Anatomy of a respectful ask
The script below looks simple, but I want to dissect why it work so you see the levers at play:
After: “I'd love to schedule a call. Do you mind taking a look to see if any of these times might work for you? Please let me know if you have other dates in mind. Happy to schedule around what's best for you.”
After, shorter option: “I'd love to schedule a call. Do you want to see if any of these times work for you? Happy to pick from your Calendly if that’s easier for you.”
Within a few short sentences, I’ve shown that I’m happy to schedule around the other person:
“I’d love to schedule a call” is friendly and enthusiastic. It shows good faith.
“Do you mind” is slightly wordier than “could you,” but we’re not optimizing for being concise at any cost. We’re optimizing for a positive reaction from our recipient. “Do you mind” sounds self-aware and humble.
The “might” in “might work for you” is stylistic. You could go without it, but I like adding it because it comes across a bit warmer.
“Happy” and “you” are good words to start and end with because the eye is naturally drawn to the first and last words of a sentence.
“What’s best/most convenient/easiest for you” emphasizes prioritizing your recipient.
Overall, the note comes across as respectful and conversational because we stuffed it with positive keywords that pop when you skim.
A note like this works for many types of interactions, including with folks outside your team where you want to put your best foot forward. The outcome is the recipient feels seen and heard—and more likely to actually pick a time from your calendar.
If you’re asking for a meeting, err on the side of being polite
When people are too curt with their Calendly links, sometimes I have a visceral reaction of, “Really? I'm doing a favor taking this meeting. Why am I scheduling around you?” You don't want your prospective customers to come away with this negative reaction. Most people won’t admit to thinking this because it makes them appear petty, but it doesn’t make the reaction any less real.
Recognizing this is even more important if the other person thinks they are more powerful. An abrupt note will feel more jarring for them, whereas someone less powerful would assume they should schedule around you anyway.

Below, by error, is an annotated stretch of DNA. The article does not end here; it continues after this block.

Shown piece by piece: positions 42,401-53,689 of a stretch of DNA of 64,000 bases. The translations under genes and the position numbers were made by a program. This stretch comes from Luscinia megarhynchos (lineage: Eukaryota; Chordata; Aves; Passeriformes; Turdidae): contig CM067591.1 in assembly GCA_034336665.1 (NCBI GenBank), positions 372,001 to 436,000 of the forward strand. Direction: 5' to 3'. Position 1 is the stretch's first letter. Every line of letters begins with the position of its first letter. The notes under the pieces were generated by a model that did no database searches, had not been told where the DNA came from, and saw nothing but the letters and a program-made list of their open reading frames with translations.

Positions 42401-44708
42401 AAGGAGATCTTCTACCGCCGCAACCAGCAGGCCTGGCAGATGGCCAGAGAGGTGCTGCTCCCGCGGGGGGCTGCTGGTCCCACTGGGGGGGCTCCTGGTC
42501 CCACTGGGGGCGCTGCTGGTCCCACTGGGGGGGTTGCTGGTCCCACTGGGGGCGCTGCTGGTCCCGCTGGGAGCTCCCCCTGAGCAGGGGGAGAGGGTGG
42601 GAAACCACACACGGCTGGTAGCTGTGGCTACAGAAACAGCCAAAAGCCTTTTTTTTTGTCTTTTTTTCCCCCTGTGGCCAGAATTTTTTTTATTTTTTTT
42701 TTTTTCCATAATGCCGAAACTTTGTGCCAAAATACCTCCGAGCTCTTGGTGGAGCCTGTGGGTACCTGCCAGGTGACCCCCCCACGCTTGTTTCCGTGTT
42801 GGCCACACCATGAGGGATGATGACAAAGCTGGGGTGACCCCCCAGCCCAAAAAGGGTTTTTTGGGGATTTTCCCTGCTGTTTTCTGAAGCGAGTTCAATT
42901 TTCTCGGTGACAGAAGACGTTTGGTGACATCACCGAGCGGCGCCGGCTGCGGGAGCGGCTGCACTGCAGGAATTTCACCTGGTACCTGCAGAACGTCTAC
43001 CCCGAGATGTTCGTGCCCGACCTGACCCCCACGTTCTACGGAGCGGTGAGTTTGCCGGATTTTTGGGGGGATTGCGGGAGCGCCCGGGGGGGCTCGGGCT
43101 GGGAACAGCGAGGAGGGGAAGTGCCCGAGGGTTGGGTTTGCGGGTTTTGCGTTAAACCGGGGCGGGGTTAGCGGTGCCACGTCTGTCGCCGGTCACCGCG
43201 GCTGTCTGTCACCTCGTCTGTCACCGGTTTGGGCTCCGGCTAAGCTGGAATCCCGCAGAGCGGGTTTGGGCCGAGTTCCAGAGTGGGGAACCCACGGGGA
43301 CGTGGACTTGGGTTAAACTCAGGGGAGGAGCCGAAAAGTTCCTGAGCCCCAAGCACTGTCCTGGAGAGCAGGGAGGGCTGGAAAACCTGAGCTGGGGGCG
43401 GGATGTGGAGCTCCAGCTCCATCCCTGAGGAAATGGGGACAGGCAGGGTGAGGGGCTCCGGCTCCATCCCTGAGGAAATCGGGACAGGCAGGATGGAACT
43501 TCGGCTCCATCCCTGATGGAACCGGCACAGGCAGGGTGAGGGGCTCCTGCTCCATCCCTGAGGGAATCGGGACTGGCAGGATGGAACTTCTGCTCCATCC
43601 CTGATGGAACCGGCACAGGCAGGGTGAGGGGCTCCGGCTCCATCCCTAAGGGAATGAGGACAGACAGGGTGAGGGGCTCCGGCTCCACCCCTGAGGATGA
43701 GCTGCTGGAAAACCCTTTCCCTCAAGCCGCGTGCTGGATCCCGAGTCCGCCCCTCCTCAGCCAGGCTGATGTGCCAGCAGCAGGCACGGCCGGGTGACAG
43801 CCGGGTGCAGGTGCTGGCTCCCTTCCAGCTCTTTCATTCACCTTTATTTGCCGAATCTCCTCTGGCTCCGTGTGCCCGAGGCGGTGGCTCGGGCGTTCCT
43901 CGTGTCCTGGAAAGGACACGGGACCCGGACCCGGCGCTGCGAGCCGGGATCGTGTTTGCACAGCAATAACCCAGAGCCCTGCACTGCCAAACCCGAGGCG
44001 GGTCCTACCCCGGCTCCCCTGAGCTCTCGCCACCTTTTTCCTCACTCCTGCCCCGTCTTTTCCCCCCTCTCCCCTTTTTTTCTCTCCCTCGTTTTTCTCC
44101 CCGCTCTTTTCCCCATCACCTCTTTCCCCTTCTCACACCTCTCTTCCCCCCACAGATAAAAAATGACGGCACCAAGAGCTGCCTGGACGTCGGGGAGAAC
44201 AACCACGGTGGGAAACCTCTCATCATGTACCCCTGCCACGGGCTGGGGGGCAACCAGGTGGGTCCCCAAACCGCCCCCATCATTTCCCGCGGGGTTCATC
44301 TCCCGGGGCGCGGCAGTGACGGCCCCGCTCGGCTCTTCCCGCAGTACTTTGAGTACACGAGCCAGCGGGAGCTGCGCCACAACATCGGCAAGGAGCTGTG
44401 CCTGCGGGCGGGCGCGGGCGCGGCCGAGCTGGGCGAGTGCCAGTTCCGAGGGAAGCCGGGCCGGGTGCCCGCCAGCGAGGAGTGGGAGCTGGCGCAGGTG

This isn’t about whether power dynamics exist. They do. It’s about how they come into play in moments you might not realize, and the repercussions if you misread.
People want to feel respected. We don’t like when people (especially people in no position to make demands) demand things of us. There’s a lot of upside to erring on the side of being more polite. There’s a lot of downside to misreading a situation and coming across as entitled.
If you’re a respectful person, it’s a shame if your recipient thinks you’re entitled. You may lose opportunities before you even have a chance to interact. Luckily, once you know the underlying logic, it’s simple to add warmth to your note. Here are additional scripts you can mix and match:
“Here’s my Calendly in case any of these times work, but feel free to send over your link and I can pick from there.”
“Please let me know if you have trouble finding a time and we can definitely figure something out.”
“Feel free to send your Calendly, or let me know if I should send mine if that’s easier.”
“Would any of these times work for you to connect in the next few weeks? Happy to work around your availability, so let me know.”
If you read these in a "robot voice" with no facial expressions or tone of voice, it still sounds friendly. You don't know if your recipient is reading your note on a bad day or in a surly mood. That's why you need to write in a way where the words themselves convey warmth. If there's a chance of misinterpretation, rewrite it.
These scripts are all ways to achieve the same goal: to get the time savings of sharing your Calendly link while showing that you’re flexible, accommodating, and value your recipient’s time.
Remember: People don’t owe you anything. They don’t owe you a meeting. They don’t owe you their time. They don’t owe you a response. If you’re making a request to someone who could say no, it behooves you to make them want to engage with you. And if you happen to be the more powerful person in a dynamic, it doesn’t hurt to be warm either—it makes you appear gracious.
Case studies: Four real-life examples
Here are examples of scheduling exchanges, including with people who are successful enough that you’d understand if they were demanding. But they are approachable and humble, so it’s no wonder they are so well-loved.
Nir Eyal, best-selling author
Notice how warm Nir is. When he shares his Calendly, he says “for the sake of ease,” which is humble and unassuming, even though he's more famous than many random people I’ve interacted with who are demanding.
Lenny Rachitsky, Substack writer, podcaster, investor
Here's what I said to Lenny via iMessage when I first met him in November 2020:
Hey Lenny! It's Wes from Didactic (the original name of my company Maven). Want to do a call about your potential course this week? Let me know and I’ll send some times to see what's good for you.
Notice I said “I'll send some times over” to take on the responsibility of scheduling and to make his life easier. I didn’t want him to have to do more work because (a) I was the one asking for the meeting and (b) any friction could delay setting up the conversation. Then I intentionally ended with “to see what's good for you” to reinforce that I want to prioritize his schedule.
When Lenny replied, he proactively acknowledged the awkwardness of him sending me his Calendly. He says "the awkward but still handy Calendly." This is pretty endearing, especially for someone of his stature, and speaks to why so many folks root for him.
Note to a high-profile customer
I dug up my initial email to a high-profile instructor that our lead investor at First Round Capital introduced us to. I shared my Calendly with this instructor because I felt confident that my note was warm and enthusiastic enough.